In our culture, fat people are expected to be making every effort to become un-fat. Every day we must be proving that we’re trying our hardest to lose weight in order to make sense to the rest of society, and as long as we continue to prove our efforts and talk about our healthy decisions we get a pass.
My friend Alison Zwecker joins me as co-host for the day, and we’re talking about social inclusion and the “good fatty.”
So “good fatty” is a concept that refers to a fat person who is deemed exempt from social exclusion based on how they handle or react to their fat. There are several different types of fat person who are generally considered “good” in our culture, and fat activist Stacy Bias outlines these types thoughtfully and beautifully on her blog (http://stacybias.net/2014/06/12-good-fatty-archetypes/). It’s a huge concept and way more than we could take on in one 30 minute show, so we’ve chosen to focus on the good fatty archetype that we encounter most frequently: the work-in-progress.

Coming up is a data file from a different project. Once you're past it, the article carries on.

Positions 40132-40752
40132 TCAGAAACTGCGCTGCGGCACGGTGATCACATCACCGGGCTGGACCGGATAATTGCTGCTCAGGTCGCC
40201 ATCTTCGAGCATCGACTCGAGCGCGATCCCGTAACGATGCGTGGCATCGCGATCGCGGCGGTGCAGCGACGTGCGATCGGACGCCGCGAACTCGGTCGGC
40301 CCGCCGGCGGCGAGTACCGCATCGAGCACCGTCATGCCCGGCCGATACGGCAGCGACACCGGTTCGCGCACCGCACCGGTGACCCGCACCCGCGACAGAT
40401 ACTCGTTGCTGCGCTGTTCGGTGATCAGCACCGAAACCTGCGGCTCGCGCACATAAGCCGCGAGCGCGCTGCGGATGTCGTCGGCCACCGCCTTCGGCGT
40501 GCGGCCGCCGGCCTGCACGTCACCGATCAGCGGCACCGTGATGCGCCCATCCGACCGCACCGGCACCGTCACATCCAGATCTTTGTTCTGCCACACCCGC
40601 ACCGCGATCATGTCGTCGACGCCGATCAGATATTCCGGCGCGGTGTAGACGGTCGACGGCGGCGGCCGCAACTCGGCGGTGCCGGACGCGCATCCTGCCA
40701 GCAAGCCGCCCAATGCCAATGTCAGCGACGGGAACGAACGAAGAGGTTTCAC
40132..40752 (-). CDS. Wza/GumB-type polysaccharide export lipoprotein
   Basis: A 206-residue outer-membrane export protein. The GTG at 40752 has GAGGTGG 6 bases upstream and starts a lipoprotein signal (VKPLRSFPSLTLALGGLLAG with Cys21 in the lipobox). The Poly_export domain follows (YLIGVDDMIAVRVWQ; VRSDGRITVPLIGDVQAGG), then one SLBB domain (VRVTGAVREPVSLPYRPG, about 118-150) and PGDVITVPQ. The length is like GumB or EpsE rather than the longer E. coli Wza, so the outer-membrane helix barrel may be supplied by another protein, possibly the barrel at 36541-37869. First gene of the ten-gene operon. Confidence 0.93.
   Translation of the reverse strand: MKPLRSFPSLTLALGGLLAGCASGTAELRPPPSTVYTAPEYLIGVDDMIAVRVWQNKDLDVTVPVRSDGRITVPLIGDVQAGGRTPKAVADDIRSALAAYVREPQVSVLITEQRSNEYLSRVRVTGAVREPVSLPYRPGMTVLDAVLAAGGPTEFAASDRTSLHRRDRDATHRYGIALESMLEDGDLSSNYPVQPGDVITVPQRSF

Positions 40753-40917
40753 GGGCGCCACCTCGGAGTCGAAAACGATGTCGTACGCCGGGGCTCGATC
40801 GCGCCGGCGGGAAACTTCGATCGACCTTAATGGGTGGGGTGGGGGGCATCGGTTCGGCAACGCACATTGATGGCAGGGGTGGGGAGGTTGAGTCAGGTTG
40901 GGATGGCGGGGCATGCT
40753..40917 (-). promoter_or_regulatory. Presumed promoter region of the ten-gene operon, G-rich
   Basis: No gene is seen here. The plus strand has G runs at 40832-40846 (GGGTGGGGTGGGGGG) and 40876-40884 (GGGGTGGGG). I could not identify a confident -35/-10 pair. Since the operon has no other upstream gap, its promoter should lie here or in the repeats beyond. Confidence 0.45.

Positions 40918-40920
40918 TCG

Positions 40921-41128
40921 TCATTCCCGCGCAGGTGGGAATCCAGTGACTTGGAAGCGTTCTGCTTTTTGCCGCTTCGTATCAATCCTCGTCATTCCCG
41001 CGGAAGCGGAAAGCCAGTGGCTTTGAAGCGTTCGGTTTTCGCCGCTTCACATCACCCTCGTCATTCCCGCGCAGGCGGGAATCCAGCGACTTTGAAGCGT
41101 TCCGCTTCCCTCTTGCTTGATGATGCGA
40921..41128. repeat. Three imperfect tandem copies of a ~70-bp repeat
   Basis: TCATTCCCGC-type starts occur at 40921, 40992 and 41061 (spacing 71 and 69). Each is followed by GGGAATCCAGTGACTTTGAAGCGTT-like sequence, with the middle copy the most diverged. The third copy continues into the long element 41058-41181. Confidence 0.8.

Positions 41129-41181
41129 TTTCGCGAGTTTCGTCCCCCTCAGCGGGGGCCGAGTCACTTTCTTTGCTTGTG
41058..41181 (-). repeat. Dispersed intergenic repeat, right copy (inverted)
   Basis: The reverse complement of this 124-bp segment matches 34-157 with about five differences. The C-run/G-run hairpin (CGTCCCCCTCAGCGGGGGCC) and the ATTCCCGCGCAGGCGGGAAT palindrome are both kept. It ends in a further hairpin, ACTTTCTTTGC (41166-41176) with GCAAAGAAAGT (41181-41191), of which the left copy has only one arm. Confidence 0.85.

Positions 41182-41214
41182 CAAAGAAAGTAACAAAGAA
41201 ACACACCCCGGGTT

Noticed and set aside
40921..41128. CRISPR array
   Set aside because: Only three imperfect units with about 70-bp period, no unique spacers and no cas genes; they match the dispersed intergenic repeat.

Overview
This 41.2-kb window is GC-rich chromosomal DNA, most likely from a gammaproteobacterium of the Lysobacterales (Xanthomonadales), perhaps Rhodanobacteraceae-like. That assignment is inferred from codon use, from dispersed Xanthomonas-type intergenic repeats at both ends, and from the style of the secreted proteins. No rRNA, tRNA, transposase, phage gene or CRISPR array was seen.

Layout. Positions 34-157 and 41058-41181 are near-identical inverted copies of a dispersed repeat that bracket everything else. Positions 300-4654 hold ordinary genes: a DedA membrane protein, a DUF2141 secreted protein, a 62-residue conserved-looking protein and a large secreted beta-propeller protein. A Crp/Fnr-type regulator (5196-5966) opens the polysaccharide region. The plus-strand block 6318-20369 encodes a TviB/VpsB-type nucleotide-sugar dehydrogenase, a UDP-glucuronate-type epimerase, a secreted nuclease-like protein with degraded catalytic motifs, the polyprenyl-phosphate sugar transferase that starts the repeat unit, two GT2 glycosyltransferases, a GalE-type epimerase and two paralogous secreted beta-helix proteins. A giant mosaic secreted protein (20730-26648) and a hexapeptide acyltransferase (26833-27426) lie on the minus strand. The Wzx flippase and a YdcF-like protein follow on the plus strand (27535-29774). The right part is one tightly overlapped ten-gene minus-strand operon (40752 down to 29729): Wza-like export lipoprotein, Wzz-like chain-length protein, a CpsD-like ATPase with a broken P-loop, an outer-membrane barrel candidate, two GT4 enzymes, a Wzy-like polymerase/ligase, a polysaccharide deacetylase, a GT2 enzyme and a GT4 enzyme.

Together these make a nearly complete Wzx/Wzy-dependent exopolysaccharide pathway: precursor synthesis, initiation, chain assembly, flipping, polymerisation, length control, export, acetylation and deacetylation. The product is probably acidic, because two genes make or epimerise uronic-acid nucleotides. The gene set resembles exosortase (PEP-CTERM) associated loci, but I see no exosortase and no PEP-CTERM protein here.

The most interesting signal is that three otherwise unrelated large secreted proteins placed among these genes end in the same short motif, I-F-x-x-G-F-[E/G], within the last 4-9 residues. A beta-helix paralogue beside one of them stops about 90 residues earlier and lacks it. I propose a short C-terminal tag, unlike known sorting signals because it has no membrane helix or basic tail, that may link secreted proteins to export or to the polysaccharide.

A work-in-progress fatty is one who is fat but who is doing everything in their power to become un-fat. This good fatty is on the swirling ride of diet culture without even knowing it and without knowing that they can choose to get off. They have been dieting their whole life and they know that part of the deal they have made with society is that they must announce their desire and intention to lose weight in return for its approval.
In this episode, Alison and I talk about the tornado of diet culture, the good fatties who are trapped inside, and what we can all do to keep the vortex at bay in our own lives.